Federal officials have warned those living along the western slope of the Rocky Mountains that their region could be at high risk for wildfires this summer. Said officials are coordinating with local and state agencies to prevent wildfires. With National Arson Awareness Week in full effect from May 6-12, officials will be on a sharp lookout for fires in Colorado.
This announcement comes just weeks after a controlled burn initiated by state forest officials grew into a forest fire, killing three people and destroying 27 homes in Jefferson County.
State agencies have confirmed that they have received at least nine claims of intent to sue. Some may have come from an insurance company on behalf of those with damaged homes. Others may be from family members seeking wrongful death compensation from those who died in the fire.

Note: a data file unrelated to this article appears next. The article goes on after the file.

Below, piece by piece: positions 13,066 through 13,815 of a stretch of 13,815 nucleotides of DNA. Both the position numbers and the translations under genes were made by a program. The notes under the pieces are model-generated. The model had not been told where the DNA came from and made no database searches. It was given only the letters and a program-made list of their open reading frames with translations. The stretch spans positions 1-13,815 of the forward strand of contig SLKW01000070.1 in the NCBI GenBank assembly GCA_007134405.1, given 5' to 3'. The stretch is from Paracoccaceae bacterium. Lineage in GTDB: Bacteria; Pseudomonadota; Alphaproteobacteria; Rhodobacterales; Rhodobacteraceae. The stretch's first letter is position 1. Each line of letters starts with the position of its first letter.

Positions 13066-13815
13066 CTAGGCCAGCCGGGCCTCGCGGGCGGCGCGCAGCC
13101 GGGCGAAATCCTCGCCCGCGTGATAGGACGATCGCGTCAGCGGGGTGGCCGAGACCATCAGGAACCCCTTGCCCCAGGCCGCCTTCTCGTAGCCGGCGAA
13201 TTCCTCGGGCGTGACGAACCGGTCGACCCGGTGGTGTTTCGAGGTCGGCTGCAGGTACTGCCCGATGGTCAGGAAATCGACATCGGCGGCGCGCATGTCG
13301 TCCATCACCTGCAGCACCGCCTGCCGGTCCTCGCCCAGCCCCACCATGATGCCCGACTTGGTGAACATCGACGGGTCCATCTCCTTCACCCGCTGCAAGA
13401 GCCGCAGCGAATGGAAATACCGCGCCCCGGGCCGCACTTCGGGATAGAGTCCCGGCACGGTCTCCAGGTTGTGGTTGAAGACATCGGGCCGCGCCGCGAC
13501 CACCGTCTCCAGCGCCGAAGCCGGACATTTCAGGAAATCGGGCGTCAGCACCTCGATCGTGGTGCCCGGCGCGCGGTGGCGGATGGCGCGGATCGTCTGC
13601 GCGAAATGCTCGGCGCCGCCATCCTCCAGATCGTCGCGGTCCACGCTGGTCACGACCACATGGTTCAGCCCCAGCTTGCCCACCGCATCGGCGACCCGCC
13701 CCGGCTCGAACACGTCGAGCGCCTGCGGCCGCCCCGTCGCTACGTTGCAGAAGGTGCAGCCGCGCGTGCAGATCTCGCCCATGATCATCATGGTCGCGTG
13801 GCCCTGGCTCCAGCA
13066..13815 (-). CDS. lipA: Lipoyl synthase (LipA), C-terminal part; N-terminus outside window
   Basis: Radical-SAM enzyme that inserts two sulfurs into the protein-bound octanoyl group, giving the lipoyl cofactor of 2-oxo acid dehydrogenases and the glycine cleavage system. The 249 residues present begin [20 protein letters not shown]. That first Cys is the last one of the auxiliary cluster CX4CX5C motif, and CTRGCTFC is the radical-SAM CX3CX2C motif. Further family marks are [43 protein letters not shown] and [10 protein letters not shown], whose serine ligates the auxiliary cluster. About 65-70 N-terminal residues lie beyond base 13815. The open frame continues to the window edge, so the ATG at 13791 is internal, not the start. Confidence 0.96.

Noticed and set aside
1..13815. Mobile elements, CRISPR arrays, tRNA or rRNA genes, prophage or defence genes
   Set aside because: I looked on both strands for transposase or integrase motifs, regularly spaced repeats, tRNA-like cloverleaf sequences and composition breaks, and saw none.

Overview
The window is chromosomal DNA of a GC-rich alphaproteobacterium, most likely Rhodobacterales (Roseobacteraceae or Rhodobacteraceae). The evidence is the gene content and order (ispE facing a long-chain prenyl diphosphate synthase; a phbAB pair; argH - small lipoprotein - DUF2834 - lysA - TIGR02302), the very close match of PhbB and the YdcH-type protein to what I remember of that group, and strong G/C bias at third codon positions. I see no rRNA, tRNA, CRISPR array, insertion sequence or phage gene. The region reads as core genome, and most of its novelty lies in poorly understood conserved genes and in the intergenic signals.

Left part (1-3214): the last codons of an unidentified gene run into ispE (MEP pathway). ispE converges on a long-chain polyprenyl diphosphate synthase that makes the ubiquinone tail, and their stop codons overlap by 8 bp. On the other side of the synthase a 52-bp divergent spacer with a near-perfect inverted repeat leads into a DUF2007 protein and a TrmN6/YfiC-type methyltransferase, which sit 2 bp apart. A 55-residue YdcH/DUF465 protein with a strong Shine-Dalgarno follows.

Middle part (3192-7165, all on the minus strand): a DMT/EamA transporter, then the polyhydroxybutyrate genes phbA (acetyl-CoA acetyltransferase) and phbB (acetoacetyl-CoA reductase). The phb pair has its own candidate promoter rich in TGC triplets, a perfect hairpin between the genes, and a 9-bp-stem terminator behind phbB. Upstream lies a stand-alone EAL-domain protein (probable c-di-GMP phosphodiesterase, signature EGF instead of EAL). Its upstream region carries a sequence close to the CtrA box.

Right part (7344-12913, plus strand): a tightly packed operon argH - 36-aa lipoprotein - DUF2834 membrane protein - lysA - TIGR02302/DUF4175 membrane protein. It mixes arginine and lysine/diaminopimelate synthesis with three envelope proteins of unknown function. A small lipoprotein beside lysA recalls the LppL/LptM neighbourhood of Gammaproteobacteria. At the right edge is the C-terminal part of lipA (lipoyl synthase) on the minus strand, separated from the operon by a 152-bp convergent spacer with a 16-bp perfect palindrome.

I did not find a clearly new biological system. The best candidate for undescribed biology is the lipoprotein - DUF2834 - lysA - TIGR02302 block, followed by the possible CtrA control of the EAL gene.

Colorado averaged 2,516 reports of wildfires over the last decade. The state’s fire death rate was lower than the national average in 2008, with 9.3 fire deaths per million people compared to the national average of 12 deaths per million people. Since most Colorado wildfires take place in forested areas, fire deaths and burn injuries are fairly low.
Keep a very close watch on all burning materials this summer. If you see large amounts of smoke, like the victims of the Lower North Fork fire did, alert the authorities and escape to safer area if you can.
The Metier Law Firm, LLC – Denver injury attorneys